USTC firstly realizes self-testing of Bell state measurements
The CAS key lab of quantum information makes an important progress in the study of quantum entanglement networks: Li Chuan-Feng, Chen Geng and their colleagues have realized the first experimental study of self-testing of Bell state measurements, by linking it to the non-locality of entangled states. The research results were published on March 8th in Physical Review Letters.
Quantum entanglement is an important resource for quantum communication and quantum computing. In the process of constructing quantum entangled networks, it is not only necessary to prepare high-quality quantum entangled states, but also high-quality entanglement swapping between nodes, in order to entangle each node. The entanglement swapping needs to be implemented through Bell-based measurements. For example, at the beginning, there are one entangled pair A1 and A2 on Alice side and the other entangled pair B1 and B2 on the Bob side, but these two pairs are not entangled. Alice and Bob can respectively send A2 and B2 (usually photons) to an intermediate node for Bell state measurements. As a result, at the cost of consuming two particles A2 and B2, the two remaining particles A1 and B1 become entangled. The device-independent quality test of the entangled states and the Bell state measurements are called self-testing, which is proposed to guarantee the security of the constructed quantum entangled network when the used devices are not trustable. Previously, Li Chuanfeng and Chen Geng et al. have achieved self-testing of entangled states [Phys. Rev. Lett. 121, 240402 (2018)] and high-dimensional entangled states [npj Quant. Info. 5, 4 (2019)]. However, for Bell state measurements, the scientific community has not found a suitable method to measure its quality, so it cannot quantitatively characterize its accuracy, and cannot achieve its self-testing.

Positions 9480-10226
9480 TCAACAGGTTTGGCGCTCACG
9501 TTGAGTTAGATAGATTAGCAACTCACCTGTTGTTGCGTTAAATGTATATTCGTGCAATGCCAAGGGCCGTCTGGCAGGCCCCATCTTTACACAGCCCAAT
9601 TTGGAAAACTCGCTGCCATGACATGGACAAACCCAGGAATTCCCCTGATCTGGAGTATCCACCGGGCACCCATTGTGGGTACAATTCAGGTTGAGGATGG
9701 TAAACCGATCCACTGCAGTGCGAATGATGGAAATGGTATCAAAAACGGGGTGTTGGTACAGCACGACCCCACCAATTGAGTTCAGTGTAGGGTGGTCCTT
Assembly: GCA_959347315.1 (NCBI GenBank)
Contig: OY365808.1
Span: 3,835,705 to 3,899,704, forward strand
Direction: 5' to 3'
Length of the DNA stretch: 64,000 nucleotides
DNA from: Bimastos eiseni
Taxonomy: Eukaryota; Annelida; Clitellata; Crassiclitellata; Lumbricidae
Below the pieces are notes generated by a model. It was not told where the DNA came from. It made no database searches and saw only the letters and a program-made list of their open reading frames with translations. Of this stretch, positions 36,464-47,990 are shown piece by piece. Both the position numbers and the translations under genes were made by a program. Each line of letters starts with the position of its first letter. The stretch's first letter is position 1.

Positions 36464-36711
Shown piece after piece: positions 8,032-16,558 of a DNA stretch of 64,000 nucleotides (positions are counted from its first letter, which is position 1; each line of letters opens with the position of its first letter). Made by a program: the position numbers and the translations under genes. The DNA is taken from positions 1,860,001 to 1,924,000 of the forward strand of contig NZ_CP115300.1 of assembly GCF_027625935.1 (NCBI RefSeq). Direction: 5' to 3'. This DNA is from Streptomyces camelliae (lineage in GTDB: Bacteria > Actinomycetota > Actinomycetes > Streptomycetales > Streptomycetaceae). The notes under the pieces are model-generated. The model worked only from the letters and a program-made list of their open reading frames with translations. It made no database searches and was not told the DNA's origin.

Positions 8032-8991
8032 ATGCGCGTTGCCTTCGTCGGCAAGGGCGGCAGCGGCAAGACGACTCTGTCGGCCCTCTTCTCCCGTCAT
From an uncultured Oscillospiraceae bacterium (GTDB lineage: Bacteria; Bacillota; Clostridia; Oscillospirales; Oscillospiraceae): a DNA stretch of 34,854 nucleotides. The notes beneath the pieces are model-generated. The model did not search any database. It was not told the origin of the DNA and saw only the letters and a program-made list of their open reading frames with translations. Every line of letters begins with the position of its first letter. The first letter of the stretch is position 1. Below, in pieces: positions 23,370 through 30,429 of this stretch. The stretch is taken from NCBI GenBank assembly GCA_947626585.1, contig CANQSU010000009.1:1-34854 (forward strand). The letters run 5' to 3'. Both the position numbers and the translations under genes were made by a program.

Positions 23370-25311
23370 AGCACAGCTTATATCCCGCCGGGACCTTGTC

The experimental setup to realize the self-testing of Bell state measurements.
Li Chuan-Feng and Chen Geng et al. realized experimentally robust self-testing of Bell state measurements in optical systems by correlating them with the non-locality of entangled states. The experiment not only includes the self-testing of the two-body entanglement generated by the entanglement swapping, but also the self-testing of the independence of the two pairs of entangled states before the entanglement swapping. This makes the experimental results very robust and the estimated fidelity of the Bell state measurements reaches 0.87. This is the first principle verification experiment in the world for the self-testing of Bell state measurements. It solves the key problem of self-testing of quantum entangled networks and guarantees the security of quantum networks.
The first author of the article is Zhang Wen-Hao, a doctoral student of CAS key lab of quantum information. The work was funded by the Ministry of Science and Technology, the National Natural Science Foundation of China, and CAS Center For Excellence in Quantum information and quantum physics.
(School of Physical Sciences)